Sample frequency of a CD is 44.1 kHz. To sample 22 kHz, you need twice that frequency.
A tone of 22 kHz might have harmonics, which will influence the sound wave, but because the sampling frequency doesn't detect those, these harmonics are lost.
A pure sine wave of 22 kHz will be very roughly digitized on a CD. Sampling means approximating the true analog waveform. Some sounds have very quick transitions in their waves and will not be represented correctly by a digitized wave, they will become distorted because they change too quickly for the sampling rate.
I think the sampling rate of CD's is too low, but at the time it was what was technologically achievable.
It occurred to me the other day that a data-compressed codec might actually sound better than a CD, if the codec is one that filters out the high frequencies and then reconstructs them from inference.
For real high frequencies, say above 10 kHz, unless a tone is an exact divisor of 44.1 kHz, the sampled voltage level is going to be significantly different for every oscillation, and in fact for the front and back end of each oscillation. What effect does that distortion have on the listener? If a codec reconstructs the highs, then might they not be more constant, more stable? Since the ear can't discern frequencies accurately above 4 kHz, the inaccuracy of the compressed codec might not be that significant. No traditional musical instrument produces a fundamental much above 4 kHz (the piano having the highest), and I question whether anyone can really discern the difference between the highest 2 or 3 keys on an 88 key piano.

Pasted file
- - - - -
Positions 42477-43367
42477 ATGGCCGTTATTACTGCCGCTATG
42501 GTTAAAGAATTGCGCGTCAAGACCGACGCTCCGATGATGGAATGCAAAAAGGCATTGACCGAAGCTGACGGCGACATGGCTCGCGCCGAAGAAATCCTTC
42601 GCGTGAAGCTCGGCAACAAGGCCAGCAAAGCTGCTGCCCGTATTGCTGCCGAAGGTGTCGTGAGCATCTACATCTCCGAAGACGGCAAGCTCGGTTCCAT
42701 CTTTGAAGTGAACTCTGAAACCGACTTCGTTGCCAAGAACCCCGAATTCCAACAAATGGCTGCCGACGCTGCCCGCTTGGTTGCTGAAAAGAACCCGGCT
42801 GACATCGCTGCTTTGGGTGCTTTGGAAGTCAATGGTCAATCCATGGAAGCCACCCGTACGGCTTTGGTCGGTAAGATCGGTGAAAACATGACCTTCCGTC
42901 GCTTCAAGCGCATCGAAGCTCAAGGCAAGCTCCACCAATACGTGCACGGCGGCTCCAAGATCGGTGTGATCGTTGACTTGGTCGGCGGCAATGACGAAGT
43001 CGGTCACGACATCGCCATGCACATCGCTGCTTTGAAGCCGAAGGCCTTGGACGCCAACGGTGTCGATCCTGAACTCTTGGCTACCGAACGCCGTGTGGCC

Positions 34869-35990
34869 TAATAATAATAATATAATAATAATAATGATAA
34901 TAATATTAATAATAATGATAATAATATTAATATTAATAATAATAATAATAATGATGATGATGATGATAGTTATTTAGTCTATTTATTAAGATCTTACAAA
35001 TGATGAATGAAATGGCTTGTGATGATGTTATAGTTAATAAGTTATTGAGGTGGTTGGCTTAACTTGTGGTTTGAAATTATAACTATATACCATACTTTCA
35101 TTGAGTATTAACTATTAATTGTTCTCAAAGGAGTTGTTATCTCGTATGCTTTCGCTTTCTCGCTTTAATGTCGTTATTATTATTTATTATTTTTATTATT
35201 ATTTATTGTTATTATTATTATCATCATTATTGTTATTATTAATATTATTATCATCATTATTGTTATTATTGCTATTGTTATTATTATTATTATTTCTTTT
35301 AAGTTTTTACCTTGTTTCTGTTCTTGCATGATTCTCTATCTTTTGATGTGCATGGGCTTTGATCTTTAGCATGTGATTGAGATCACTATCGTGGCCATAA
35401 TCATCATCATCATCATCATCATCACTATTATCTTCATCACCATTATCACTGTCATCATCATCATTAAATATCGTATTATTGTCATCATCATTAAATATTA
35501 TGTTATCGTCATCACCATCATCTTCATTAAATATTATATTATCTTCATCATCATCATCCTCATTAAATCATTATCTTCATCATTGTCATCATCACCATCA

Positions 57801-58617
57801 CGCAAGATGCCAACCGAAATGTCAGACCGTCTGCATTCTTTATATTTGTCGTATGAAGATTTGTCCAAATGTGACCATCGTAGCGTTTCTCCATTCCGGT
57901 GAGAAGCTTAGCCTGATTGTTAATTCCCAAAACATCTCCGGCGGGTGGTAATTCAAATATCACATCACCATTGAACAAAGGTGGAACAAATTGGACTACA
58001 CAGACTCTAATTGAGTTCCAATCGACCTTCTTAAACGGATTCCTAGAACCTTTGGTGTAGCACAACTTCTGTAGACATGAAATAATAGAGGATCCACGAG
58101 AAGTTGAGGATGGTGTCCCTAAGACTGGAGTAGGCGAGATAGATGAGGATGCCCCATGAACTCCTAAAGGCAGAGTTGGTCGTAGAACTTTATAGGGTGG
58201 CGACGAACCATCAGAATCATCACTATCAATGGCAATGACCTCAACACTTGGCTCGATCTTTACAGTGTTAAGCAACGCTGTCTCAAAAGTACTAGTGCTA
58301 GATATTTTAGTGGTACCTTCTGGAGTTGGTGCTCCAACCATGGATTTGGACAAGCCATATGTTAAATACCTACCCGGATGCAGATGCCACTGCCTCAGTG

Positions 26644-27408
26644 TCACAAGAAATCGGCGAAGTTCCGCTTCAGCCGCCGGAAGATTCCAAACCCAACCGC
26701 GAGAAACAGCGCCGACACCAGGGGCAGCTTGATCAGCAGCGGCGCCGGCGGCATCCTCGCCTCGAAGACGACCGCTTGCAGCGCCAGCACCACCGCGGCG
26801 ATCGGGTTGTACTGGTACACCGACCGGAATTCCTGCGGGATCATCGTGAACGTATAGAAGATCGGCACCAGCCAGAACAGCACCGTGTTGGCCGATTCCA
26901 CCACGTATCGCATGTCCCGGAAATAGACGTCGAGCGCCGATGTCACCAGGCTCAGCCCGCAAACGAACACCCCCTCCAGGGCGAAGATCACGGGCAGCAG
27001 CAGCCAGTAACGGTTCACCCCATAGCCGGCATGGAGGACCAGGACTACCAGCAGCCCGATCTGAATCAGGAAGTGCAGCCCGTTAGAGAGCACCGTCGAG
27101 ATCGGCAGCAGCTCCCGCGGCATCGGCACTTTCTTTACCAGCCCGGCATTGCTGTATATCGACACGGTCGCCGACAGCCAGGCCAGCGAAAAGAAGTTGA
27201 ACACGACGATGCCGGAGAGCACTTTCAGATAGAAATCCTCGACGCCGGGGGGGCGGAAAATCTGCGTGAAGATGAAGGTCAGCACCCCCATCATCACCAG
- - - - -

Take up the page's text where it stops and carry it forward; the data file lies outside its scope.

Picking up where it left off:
So with these codecs the topmost notes of a piccolo and a piano might be hard to differentiate, but the overall experience might be clearer.
* braces for response *